Play Live Radio
Next Up:
Available On Air Stations
News covering policy and issues related to city and county governments in the Ozarks.

Outgoing Springfield City Council Member Talks About What it's Like to Serve


There’s still time—though not a lot—for anyone interested in running for Springfield City Council to gather signatures and submit a petition and application.  The deadline is January 20th.  KSMU’s Michele Skalicky sat down with current Springfield City Council member, Doug Burlison, to find out what it’s like to serve on council and to get advice for those thinking about running.

When March is over, Doug Burlison will have served on Springfield City Council for eight years.  He’s in a good position to give advice to anyone planning to run, and he did just that in December.  He held a forum for potential candidates to learn what it’s like to hold a campaign and serve on council.  Two people showed up, but Burlison says it was a matter of quality over quantity.  They had a good conversation, he says, and he feels good about their potential.

He held the forum, in large part, to make sure his position is adequately filled.  Burlison says he ran for council nearly eight years ago mostly to make sure his two sons have a good city to live in when they’re grown.  He decided to run again after his first four-year term was up because he felt like his job wasn’t done.

"You kind of feel like you're really just getting your footing as far as the processes involved at City Hall, and serving for that amount of time and then just leaving I felt like there would have been some things left unfinished," he said.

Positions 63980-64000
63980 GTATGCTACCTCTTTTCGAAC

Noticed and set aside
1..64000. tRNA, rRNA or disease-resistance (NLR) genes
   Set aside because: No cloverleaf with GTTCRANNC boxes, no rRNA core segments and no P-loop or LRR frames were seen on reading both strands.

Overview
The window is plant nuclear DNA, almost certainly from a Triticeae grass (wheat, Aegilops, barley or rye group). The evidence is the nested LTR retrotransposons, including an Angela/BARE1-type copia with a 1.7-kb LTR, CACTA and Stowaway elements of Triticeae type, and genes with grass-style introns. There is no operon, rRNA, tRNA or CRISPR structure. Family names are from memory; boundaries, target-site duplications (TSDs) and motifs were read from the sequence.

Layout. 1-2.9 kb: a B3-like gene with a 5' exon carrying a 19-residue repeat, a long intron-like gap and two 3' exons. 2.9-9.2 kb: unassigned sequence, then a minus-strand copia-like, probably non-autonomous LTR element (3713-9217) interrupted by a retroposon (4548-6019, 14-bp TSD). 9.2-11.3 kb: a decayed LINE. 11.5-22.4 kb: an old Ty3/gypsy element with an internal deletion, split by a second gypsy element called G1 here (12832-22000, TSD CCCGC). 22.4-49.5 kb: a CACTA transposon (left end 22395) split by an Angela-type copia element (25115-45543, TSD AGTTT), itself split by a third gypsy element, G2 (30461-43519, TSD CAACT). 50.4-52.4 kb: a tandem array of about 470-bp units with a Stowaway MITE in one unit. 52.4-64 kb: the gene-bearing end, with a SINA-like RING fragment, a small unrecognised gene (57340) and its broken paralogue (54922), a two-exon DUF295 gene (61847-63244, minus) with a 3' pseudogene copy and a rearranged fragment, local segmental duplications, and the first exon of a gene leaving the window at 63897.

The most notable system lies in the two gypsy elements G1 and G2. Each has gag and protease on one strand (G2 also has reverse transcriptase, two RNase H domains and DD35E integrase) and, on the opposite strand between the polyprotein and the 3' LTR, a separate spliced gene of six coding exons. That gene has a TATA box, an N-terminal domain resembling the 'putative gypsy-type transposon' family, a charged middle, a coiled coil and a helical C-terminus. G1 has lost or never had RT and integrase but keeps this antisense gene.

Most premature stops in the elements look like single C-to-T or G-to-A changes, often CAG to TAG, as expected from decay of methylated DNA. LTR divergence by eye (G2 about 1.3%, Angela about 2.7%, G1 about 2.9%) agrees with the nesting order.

Now that it’s time to pass the baton on to someone else, he’s eager to help anyone who is thinking about running.  He believes strongly that a governing board like Springfield City Council needs citizen representatives on it.

"You know, a lot of times staff are enmeshed in issues and maybe sometimes they get a little too close to something, and the other point is you've got to be a voice of the community and, you know, not necessarily the community is coming to City Hall to voice their opinion, so that's where it's good to have that representation out there," he said.

A good candidate, he says, needs to “play well with others.”  They should be able to debate issues on a civil level.

"We're kind of at this day and age in our society where we feel like if we disagree with somebody we have to, you know, just really hate them and dislike them, and they become enemies.  You can't really do that at this level.  You're gonna have to get along with people that you disagree with," he said.

According to Burlison, listening to constituents is important.  That can get complicated at times since people often have a wide range of viewpoints, but if you employ civility and common sense, he says, it’s hard to go wrong.

"You know, you can't please everybody all the time, and it's gonna be controversial, and what I do appreciate about the councils I've been involved with and the colleagues I've served with, we haven't really been too interested in wanting to kick the can down the road.  You know, I think we've exhibited some will to want to deal with things as they occur rather than, you know, try to defer the maintenance on any particular issue," he said.